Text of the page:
• In the preliminary analysis , the Board makes an important remarks about stays for pending referrals to the Enlarged Board in general, the Board notes that 'The - unreasoned - holding of T 166/84 requiring stay without exception even for proceedings before first-instance departments whenever a decision depends entirely on the outcome of proceedings before the EBA on a legal question or point of law (without giving any reasons) is at least doubtful but not a subject of the present proceedings." This may be of interest to applicants in the field of seeds and plants, of course.
  • The decision is rather thorough. The request for stay admitted (even though late filed) 'for general interest'. The Board assumes for the sake of argument (after an extensive analysis) that the test is whether there is a greater disadvantage by deciding on the case than by staying the case. Applying this test, t Board concludes, after a lengthy analysis,  that the appellant has "stated no possible disadvantage from a decision of the board in the present case in case of success of the constitutional complaints. So there is nothing to balance against the disadvantage if a stay is ordered, i.e. the delay of the proceedings".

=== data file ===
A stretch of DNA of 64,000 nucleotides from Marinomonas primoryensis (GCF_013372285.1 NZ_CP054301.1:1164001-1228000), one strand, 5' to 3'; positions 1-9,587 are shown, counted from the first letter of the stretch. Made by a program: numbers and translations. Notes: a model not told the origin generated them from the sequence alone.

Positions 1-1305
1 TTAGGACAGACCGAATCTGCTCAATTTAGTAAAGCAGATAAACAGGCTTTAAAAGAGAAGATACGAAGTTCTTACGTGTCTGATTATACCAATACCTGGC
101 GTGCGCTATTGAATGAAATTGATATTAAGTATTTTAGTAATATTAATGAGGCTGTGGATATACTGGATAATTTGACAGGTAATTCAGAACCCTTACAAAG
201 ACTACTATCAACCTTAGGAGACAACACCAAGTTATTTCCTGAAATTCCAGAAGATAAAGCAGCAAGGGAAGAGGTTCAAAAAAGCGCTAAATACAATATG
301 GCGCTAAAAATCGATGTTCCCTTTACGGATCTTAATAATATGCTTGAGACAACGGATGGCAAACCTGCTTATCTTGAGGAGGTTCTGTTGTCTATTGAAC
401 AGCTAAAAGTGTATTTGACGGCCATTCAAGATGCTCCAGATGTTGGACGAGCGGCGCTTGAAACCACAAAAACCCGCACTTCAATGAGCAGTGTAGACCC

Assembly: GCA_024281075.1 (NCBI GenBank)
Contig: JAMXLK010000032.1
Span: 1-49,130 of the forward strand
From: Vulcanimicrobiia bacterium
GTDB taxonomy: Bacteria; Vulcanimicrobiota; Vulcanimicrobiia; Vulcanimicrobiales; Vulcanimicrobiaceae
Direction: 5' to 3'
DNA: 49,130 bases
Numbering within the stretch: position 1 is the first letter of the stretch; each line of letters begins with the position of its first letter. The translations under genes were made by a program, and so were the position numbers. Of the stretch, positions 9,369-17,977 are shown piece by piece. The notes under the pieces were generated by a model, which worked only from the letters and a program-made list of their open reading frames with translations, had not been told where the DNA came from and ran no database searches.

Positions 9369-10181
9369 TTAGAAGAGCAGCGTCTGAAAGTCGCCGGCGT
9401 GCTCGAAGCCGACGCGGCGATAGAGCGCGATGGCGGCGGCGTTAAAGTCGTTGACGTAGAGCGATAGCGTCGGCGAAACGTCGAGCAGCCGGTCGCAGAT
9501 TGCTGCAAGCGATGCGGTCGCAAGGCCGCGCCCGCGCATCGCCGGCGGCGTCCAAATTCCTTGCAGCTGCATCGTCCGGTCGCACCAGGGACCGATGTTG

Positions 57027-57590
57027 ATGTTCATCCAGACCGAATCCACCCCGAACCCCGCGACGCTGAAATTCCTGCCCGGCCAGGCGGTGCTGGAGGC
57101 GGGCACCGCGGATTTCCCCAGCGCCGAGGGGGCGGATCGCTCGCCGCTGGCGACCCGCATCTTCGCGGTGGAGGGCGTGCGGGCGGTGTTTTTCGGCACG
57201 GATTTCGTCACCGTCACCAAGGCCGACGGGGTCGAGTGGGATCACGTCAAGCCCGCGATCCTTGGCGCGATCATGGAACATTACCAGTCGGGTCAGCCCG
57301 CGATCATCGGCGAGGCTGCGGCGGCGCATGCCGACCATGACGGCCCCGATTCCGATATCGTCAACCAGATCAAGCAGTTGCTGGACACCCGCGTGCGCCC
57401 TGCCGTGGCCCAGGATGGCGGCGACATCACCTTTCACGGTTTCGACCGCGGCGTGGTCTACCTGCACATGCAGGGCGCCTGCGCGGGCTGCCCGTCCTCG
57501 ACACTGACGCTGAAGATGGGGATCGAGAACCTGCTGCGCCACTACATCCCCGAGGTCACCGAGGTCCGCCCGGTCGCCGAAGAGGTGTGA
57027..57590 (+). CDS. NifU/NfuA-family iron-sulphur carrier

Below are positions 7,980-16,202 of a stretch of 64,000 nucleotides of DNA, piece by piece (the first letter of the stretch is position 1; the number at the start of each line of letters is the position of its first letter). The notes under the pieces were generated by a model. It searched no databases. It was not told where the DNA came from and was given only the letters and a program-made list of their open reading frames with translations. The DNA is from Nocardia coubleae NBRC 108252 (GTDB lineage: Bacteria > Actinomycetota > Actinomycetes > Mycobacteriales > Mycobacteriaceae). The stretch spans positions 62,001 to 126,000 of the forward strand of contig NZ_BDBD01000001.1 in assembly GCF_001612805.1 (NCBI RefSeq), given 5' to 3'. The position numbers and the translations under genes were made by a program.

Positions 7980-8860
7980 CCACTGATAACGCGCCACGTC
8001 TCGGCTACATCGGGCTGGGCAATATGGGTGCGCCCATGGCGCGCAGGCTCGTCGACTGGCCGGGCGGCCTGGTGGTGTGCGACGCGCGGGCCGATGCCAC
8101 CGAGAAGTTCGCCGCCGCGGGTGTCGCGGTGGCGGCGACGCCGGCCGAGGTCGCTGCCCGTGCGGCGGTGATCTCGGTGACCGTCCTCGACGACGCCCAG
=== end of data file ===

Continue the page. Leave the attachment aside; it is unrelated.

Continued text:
• The reason is that " The appellant has not stated on why and how a ruling on certain provisions of the EPC, its Implementing Regulations, the RPBA and the RPEBA could impact on other board decisions with effect for Germany. "For the board it is not obvious that any FCC decisions on the two constitutional complaints would have direct legal implications beyond those cases." 
  • The Board notes "for the sake of completeness" that there are "conceivable options" in case the FCC finds the BoA's of the EPO to be a violation of the German constitution. 
  • "  a conceivable option in the event that the FCC found the boards of appeal to provide insufficient judicial relief would be to consider the boards' decisions as decisions in administrative as opposed to judicial proceedings, which by default are subject to judicial review under German constitutional law". The Board notes that the appeal period was extended after the Boards of Appeal of the German Patent Office were found to not to be Courts in 1959 and the German Federal Patent Court was set up. The same could be done now by Germany, according to the Board.